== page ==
ARC has also received a grant from the UK government "to provide documentation intended to demonstrate the technical and business feasibility of the ARC-100 … and its licensability under U.K. nuclear safety regulations."8 Perhaps the UK government should also provide the Union of Concerned Scientists with a grant to provide documentation making the case that nuclear vendors should provide documentation at their own expense?

The long, slow march of IFR technology in the US

Enthusiasts argue that IFR/PRISM reactor technology is ready to go on the basis of the EBR-II project at Argonne National Laboratory. But it isn't. A 1994 pre-application safety evaluation report by the NRC stated:8

"Although all major problems are currently being addressed, much research remains to be performed in order to establish the safety and reliability of the specific fuel concept to the burnups planned. The data base to support the metal-fuel system to be used in the PRISM design needs to be developed. …

"The PRISM fuel system … is a new concept. Many of the basic design principles have been developed from EBR-II metal-fuel experience. However, because of differences in material, geometry, and exposure conditions, this experience must be extrapolated to the PRISM design through the use of analytical tools that characterize the operational history and transient responses of the fuel system. Experimental data must be obtained both to support the model development efforts and to verify the integrated computer codes. …

"Although no new major safety-related problems in the proposed PRISM fuel system design were identified, many phenomenological uncertainties must be resolved in order to develop a set of analytical tools and a supporting experimental data base necessary for licensing."

Plans to apply to the NRC for a construction and operation license have been floated periodically since 1994. GE Hitachi has completed the NRC's 'preapplication review process'9, but no license application has been submitted.

In a March 2009 letter to the NRC, GE Hitachi indicated that it intended to submit a design application in mid-2011.10 In 2011, Tom Blees, president of an IFR/PRISM lobby group called the Science Council for Global Initiatives, wrote: "The suggestion … that fast reactors are thirty years away is far from accurate. GE-Hitachi plans to submit the PRISM design to the Nuclear Regulatory Commission (NRC) next year for certification."11 But GE Hitachi hasn't progressed beyond the pre-application review process.

Blees also claimed in 2011 that China was building a copy of the EBR-II IFR prototype.11 That claim was false. If he was referring to the China Experimental Fast Reactor, it isn't an IFR clone, it took over a decade to build the 20 MW reactor, and it has been a failure.12,13

Blees said in 2011 that work was in train to "facilitate a cooperative effort between GE-Hitachi and Rosatom to build the first PRISM reactor in Russia as soon as possible" and that "if the United States moves ahead with supporting a GE-Rosatom partnership, the first PRISM reactor could well be built within the space of the next five years".11 Nothing came of that initiative.

Blees said in 2011 that the "Science Council for Global Initiatives is currently working on arranging for the building of the first commercial-scale facility in the USA for conversion of spent LWR fuel into metal fuel for fast reactors."11 Nothing has come of that initiative.

In July 2017, Blees reported the 'good news' that GE Hitachi "finally is applying for a commercial license for the PRISM."14 But there was no such application.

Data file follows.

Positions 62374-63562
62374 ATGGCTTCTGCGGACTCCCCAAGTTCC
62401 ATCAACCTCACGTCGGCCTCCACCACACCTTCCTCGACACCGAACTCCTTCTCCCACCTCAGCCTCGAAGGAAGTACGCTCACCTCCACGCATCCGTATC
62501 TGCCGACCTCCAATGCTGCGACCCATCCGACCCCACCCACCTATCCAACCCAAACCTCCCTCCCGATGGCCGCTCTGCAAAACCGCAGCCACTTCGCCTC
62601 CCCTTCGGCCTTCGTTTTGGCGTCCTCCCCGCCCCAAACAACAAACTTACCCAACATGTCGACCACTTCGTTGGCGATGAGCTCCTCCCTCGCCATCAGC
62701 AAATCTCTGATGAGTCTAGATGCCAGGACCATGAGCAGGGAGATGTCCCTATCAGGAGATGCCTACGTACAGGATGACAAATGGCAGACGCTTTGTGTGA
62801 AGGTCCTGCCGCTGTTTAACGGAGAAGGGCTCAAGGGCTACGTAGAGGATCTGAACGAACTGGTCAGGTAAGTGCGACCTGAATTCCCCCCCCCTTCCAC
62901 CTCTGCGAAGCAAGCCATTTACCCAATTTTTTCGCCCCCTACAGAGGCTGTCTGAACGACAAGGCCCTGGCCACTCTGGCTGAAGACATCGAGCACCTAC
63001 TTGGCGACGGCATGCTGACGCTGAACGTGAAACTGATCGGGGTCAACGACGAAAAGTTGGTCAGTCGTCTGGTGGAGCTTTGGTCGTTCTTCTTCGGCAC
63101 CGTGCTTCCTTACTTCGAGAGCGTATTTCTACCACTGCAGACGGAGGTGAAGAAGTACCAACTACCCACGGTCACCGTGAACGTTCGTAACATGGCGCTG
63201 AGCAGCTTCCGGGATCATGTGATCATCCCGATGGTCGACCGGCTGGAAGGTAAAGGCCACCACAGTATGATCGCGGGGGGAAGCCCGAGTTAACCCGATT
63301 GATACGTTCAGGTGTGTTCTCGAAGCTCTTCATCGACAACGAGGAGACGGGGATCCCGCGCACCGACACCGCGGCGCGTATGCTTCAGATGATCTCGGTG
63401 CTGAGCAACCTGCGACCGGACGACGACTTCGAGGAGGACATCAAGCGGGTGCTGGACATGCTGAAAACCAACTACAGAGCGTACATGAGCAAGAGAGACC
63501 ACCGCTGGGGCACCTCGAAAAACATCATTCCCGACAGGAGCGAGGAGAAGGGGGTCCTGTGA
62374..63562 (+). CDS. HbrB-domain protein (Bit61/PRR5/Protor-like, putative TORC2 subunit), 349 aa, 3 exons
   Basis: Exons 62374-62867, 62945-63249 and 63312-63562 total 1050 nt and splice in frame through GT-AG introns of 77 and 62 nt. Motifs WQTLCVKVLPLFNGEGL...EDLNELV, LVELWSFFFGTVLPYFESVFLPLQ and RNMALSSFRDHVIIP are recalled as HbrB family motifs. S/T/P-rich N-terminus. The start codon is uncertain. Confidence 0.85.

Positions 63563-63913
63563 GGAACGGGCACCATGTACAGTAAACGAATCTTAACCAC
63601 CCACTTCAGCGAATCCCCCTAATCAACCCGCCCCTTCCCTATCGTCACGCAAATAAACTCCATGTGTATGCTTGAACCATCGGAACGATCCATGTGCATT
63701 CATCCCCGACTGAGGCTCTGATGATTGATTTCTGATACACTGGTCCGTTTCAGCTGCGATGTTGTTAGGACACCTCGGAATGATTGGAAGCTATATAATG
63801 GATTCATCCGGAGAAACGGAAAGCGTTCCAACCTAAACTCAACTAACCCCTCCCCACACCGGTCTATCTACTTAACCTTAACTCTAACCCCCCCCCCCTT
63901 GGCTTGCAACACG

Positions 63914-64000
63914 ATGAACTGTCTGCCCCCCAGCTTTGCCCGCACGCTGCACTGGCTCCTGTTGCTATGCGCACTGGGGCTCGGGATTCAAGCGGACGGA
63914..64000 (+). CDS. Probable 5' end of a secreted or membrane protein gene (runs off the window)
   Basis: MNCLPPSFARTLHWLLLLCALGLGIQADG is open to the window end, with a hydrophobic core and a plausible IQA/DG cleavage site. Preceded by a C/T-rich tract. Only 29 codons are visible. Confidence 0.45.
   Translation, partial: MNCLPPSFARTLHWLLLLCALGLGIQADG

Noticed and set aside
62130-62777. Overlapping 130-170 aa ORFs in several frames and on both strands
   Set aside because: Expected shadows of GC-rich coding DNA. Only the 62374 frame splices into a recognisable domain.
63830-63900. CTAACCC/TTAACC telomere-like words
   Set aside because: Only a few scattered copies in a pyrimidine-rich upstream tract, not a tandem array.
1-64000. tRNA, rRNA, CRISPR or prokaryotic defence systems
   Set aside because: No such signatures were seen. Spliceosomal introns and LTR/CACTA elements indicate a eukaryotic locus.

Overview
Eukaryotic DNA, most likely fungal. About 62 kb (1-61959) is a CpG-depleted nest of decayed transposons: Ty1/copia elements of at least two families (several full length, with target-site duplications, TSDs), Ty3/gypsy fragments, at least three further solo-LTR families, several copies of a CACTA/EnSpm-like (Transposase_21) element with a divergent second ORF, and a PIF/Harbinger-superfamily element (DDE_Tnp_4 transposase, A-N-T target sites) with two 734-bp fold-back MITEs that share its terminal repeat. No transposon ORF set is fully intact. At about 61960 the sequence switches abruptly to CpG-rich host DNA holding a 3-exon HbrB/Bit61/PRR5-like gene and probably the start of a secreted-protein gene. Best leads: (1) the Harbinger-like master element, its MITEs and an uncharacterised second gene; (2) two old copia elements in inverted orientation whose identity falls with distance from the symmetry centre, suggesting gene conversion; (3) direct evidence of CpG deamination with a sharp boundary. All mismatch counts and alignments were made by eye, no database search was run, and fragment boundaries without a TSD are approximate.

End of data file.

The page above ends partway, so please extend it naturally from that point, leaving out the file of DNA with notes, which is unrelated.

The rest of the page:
In October 2010, GE Hitachi signed a memorandum of understanding with the operators of the US DOE's Savannah River site to consider the construction of a demonstration PRISM reactor. It would be possible to construct a prototype without having completed the NRC's usual licensing procedures, as Savannah River is a federally-owned site.15,16 But nothing came of that initiative.

In October 2016, GE Hitachi and US company Southern Nuclear announced their intention to collaborate on the development and licensing of PRISM reactor technology.17 But little seems to have come from that initiative ‒ the websites of GE Hitachi and Southern Nuclear have no information other than the October 2016 announcement. Pro-nuclear commentator Dan Yurman suggested that the companies "may be anticipating future grant programs".18

In June 2017, GE Hitachi said that a nuclear industry team was "collaborating to potentially seek a regulatory license to deploy GEH's advanced PRISM sodium-cooled fast reactor design."19 The companies planned to pursue DOE advanced reactor projects based on public–private partnerships. In other words, they have their hands out for taxpayer subsidies.

To sum up … progress has been extraordinarily slow. One might have expected more interest if, as advocates claim, IFRs can solve all of nuclear power's problems and many of the world's most pressing problems. Interest in IFRs would have died altogether if not for a drip-feed of government funding stretching back decades:20

  • The EBR-II R&D project was government funded, and ongoing work on pyroprocessing is DOE funded.
  • 1985‒87: US$30 million from the DOE to study liquid metal reactor concepts.
  • 1988: US$5 million from the DOE for 'continuing trade studies'.
  • 1989‒95: US$42 million from the DOE for the Advanced Liquid Metal Reactor program.
  • A multi-million-dollar grant from the DOE, announced in 2014, for GE Hitachi to carry out a PRISM safety assessment.21,22

The most recent development is that the NRC has been working with industry on the Licensing Modernization Project to develop "regulatory guidance for licensing non-LWRs for the NRC's consideration and possible endorsement". On the basis of that work, the NRC hopes to issue a final regulatory guide in late 2019.23

But wait!

But wait … the Science Council for Global Initiatives continues with its bluff and bluster. Tom Blees claimed in November 2018 that:24